Last week as I was doing my other job, I noticed a strange phenomenon. I was a substitute teacher in a history class, where the students were working on a creative project. They had to research a historical figure; draw pictures of what this person might have been thinking; and write a first-person paragraph for each picture, describing the thoughts and emotions of this person. The students all had devices to help them with their research. I loved the idea of this project which was geared towards the development of critical thinking skills. As I walked between their desks, admiring their pictures and monitoring their internet use, I was shocked to discover what they were googling.
No, none of that.
They were looking up clip art for tomb stones and Jolly Rogers, why ships in general sink, and how to draw a stick girl! Now, that one might have started out as a joke.
Student 1: I can’t even draw a stick figure!
Student 2: Google it.
The joke is funny. What was not funny, was that he actually googled it. And drew his stick figure girl exactly like the one on the screen.
Student 3: I can’t remember what the British flag looks like. May I Google it?
Me: Use your text book. I’m sure it’s in there somewhere.
Student 3 flipped aimlessly through his text book.
Me: Use the index. It’s called the Union Jack.
Student 3 turned to back of book, looking in appendixes. After watching him page through his textbook for what seemed like forever, and considering the amount of laptops I had closed for frivolous use of the internet, I allowed him to google it.
Student 3: (Face palm) I cannot believe I forgot this is what it looks like!
Student 4, cracking up at Student 3, places paper on computer screen and traces Union Jack.
By this time I was overwhelmed by the stench of perfectly good brains rotting all around me. Now, don't get me wrong, I have no problem with the use of technology or the internet. The internet is a wonderfully helpful tool. It becomes a problem when it is used as a substitute for thinking, innovation and imagination. Much has been said about the "Google effect" and how it is changing the way we apply our minds. Writer Paul Miller, after taking an entire year off from the Internet, says that we have to resist becoming blobs who "exist on the internet instead of getting into the Internet, using it as a really cool tool, and then putting it away so (we) can focus on writing or something." That day in the classroom, I was saddened by the fact that kids who had been given an opportunity to be original, had chosen to be mundane. I was flabbergasted by kids being so connected that they are completely disconnected from their own thoughts.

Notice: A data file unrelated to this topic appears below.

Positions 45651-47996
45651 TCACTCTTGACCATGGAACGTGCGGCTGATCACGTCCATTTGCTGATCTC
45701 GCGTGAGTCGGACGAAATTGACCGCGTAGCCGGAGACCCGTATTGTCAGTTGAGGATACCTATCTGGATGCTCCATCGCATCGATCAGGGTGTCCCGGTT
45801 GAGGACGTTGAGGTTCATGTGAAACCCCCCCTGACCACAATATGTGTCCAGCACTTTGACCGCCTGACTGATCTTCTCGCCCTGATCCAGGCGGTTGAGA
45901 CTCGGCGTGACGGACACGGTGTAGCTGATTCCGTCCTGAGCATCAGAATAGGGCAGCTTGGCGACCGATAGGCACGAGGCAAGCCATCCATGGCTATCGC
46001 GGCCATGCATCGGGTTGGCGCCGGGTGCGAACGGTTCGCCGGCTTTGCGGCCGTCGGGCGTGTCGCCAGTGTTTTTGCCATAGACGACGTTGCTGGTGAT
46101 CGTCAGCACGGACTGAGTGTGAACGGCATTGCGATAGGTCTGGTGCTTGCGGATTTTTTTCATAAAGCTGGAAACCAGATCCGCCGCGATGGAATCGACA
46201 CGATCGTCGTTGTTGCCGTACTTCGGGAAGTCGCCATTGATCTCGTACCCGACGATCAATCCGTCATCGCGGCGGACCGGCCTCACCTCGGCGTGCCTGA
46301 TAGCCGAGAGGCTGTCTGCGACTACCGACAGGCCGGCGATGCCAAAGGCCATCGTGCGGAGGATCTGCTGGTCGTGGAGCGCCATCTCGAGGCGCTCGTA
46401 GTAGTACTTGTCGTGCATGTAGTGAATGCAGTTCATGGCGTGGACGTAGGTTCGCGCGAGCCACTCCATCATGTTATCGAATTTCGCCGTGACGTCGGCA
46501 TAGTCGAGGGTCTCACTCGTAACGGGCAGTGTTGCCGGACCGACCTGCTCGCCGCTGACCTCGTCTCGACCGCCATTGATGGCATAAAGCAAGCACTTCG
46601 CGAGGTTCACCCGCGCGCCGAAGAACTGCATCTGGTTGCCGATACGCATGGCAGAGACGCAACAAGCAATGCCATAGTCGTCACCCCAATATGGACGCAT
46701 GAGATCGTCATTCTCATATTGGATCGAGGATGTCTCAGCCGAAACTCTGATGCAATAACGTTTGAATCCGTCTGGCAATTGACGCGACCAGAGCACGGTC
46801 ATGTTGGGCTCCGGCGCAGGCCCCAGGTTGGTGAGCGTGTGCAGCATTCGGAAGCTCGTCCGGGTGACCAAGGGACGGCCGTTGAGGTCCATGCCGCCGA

But most importantly, as a writer, I was concerned that they were disconnected from their own voices.
And I wondered:
Is this what our future looks like? Where is the creativity?
Innovate, don’t imitate Dan Santat whispered in my ear.
Old school, in big red letters, I wrote on the board: INNOVATE, DON’T IMITATE. After I googled Dan Santat on the teacher’s computer, I cast his lovable, friendly face on the white board with the overhead projector (Hey, it’s cool technology.) And I told these students the story Dan shared with us at the 2015 NESBWI Spring Conference.
About how he was working for Disney. And how he realized his art was being influenced by his environment until he was merely recreating existing Disney characters. How he left this “dream job” and threw himself into his art and discovered his own voice. And how he won the 2015 Caldecott Medal for THE ADVENTURES OF BEEKLE. Because he dared to innovate.
I hope those kids heard. But my heart leapt a little, because, as I am in the midst of revision, Dan was also speaking to me. Like those students, I am presented with the opportunity to be creative every time I sit down to write. Am I original? Am I true to my voice? Am I inventing?
In writing and revision, how can we be sure we are innovative?
- Question the originality of your ideas. Are they truly new, or just the same character in a new dress?
- Look at your story and characters from a different angle or new POV. Ask "What if?" or experiment with opposites.
- Examine the universal truth in your story.
- Don’t follow trends. Write your passion.
- Cut everything that is cliché. Make sure every character has a legitimate, personal reason for their words and actions. Even if you never spell that out in your story, you need to know why your character is how he is. And it can’t be because that is how characters like him have always been.
- Cut the scenes that you have seen before, whether in other books, or in movies. Even if you read them somewhere else years after you had first written them. Even if they are your absolute darlings. If the idea is not innovative, find a different way to tell that part of the story.
- Disconnect so you can connect. Disconnect from media and other interruptions so that you can connect with your creative self. Some writers use timed-out software or write in spaces where the internet is unavailable. I find turning off all notification helps me focus. Using a timer to set definite writing times, and designated social media times (with my morning coffee, during my lunch break) are also ways I disconnect so I can focus on creating. I try not to bring social media into my work space. For me, making time to quiet my inner-self - be it through walking, yoga, reading something inspirational, prayer, or the practice of solitude - is essential to my creative process. Innovation requires time and space.
Dare to discover the innovative, creative spirit that dwells within you. Dare to go on a journey to find your voice. No Google required.